Economics of Spectrum

The management of spectrum has been undergoing a substantial evolution – with rise of different thoughts of its use – and by extension, how spectrum should be regulated. Increasingly, both industry and governments are seeing spectrum in economic terms, as an input to the production of communication services.


When a particular allocation of a spectrum resource maximises surplus – it means that the allocation results in efficiency. In essence the allocation maximises benefit to all members of society.


The current practise across the world is that it is generally efficient to make use of “market” to allocate spectrum. Making use of the “markets” or the use of a regulator who makes use of methods of allocation that would copy competitive markets in making allocation decisions. The ideas of supply and demand and market competition are all excellent principles to model the various services that might make use of the spectrum. In turn, they give guidance on what should be done and enhance understanding of policy decisions.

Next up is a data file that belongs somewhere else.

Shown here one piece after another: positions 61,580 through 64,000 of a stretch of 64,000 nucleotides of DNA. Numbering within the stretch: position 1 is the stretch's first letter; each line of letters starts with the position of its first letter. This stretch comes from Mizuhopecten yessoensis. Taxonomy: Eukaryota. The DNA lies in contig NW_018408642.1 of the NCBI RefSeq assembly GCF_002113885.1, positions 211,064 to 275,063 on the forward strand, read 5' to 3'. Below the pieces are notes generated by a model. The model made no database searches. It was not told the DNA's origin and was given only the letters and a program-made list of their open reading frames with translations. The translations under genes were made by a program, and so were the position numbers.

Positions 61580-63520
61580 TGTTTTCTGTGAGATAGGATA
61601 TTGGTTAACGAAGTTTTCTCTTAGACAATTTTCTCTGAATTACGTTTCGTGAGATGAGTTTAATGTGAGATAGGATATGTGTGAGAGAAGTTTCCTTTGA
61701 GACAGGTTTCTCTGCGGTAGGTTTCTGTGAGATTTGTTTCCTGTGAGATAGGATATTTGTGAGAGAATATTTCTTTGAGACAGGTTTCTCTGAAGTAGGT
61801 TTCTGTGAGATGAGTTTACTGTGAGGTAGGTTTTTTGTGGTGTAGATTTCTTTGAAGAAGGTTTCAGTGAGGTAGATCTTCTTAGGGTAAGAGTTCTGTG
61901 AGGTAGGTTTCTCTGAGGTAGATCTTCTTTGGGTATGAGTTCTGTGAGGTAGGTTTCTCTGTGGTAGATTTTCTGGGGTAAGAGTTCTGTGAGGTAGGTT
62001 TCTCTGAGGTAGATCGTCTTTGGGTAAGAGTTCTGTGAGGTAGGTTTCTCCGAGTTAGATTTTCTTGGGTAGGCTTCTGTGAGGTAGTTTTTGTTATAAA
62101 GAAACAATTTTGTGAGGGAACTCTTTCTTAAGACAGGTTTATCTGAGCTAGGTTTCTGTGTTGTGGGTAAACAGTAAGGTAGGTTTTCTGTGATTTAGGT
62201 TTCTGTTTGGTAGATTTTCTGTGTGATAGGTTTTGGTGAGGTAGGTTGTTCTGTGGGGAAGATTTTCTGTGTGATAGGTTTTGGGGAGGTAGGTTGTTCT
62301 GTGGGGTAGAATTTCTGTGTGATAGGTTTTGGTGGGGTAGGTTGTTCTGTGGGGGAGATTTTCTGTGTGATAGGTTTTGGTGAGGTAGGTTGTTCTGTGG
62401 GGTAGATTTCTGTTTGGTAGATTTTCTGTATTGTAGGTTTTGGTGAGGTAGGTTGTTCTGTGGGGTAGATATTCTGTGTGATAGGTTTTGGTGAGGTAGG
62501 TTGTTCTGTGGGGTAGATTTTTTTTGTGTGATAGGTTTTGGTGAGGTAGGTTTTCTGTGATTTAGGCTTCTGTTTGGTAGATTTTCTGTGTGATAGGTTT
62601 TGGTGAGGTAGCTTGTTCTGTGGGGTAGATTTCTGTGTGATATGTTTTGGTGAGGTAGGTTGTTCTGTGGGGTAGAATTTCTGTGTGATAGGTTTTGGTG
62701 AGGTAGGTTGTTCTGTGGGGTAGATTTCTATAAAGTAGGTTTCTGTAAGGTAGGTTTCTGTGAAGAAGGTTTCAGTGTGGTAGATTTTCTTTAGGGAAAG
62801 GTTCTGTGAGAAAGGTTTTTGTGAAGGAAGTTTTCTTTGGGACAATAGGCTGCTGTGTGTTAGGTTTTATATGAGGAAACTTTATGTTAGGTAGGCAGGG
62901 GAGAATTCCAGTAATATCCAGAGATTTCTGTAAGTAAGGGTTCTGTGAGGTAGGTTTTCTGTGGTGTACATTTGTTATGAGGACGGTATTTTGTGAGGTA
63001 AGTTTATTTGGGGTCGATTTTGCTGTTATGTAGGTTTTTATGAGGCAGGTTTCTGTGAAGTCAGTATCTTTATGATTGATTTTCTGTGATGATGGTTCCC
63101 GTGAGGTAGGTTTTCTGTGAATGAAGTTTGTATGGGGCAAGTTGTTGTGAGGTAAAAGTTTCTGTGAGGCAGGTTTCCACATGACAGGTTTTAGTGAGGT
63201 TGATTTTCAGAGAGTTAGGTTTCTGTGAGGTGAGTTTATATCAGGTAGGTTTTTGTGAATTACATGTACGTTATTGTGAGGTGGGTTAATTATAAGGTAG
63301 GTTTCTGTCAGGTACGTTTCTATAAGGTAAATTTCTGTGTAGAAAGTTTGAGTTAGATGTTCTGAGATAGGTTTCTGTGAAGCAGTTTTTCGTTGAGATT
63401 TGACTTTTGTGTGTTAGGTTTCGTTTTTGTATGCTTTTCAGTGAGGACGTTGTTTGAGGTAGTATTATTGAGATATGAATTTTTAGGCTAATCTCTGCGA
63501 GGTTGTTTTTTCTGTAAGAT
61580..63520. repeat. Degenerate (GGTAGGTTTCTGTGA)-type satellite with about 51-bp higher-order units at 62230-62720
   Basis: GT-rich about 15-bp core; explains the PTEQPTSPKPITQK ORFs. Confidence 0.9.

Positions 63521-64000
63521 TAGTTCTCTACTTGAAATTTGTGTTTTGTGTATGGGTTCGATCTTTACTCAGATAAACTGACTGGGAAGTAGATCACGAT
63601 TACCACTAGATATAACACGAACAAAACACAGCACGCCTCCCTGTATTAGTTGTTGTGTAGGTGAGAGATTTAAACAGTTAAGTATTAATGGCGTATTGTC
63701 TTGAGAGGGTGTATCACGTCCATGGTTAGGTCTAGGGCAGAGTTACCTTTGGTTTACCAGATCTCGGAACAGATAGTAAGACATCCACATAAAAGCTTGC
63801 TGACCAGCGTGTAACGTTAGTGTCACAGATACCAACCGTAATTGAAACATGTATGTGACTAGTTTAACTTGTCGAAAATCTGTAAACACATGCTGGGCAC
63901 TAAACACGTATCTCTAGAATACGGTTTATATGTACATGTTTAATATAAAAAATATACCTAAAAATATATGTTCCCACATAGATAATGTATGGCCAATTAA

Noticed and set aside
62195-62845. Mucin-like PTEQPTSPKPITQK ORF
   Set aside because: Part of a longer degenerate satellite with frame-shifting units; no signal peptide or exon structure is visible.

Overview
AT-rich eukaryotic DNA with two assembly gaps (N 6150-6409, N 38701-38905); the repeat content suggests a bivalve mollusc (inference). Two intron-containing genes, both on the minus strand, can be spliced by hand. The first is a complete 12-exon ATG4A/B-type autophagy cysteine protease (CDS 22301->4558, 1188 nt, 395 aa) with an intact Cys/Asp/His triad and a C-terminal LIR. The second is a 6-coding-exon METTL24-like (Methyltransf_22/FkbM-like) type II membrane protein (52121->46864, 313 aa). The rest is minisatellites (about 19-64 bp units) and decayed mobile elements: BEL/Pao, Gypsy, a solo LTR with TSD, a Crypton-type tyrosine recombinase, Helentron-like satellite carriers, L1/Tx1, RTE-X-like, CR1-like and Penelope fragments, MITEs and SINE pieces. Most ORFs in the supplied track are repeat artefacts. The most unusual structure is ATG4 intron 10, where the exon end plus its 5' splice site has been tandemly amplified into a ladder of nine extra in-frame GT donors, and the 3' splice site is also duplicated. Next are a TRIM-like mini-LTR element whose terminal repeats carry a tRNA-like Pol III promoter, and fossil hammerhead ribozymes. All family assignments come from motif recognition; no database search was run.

Not all spectrum lends itself to the “market”. Occasionally there is a need to provide spectrum for common use – without interference protection or with equipment capacity to avoid other uses. In essence, there is spectrum for all users and applications when “market” and spectrum commons are aggregated.


Mappiah have skilled telecom experts and economists; that have routinely undertaken consulting engagements to several governments and agencies globally.


Our consulting engagements covers:

  • Spectrum Pricing and Spectrum Economics
  • Spectrum Pricing & Valuation
  • Spectrum Auction and Competitive Award Support
  • Spectrum Valuation Analysis Tool
  • Spectrum Commons
  • Spectrum Sustainability
  • Technology Migration Roadmap
  • ICT Policy and Broadband Strategy

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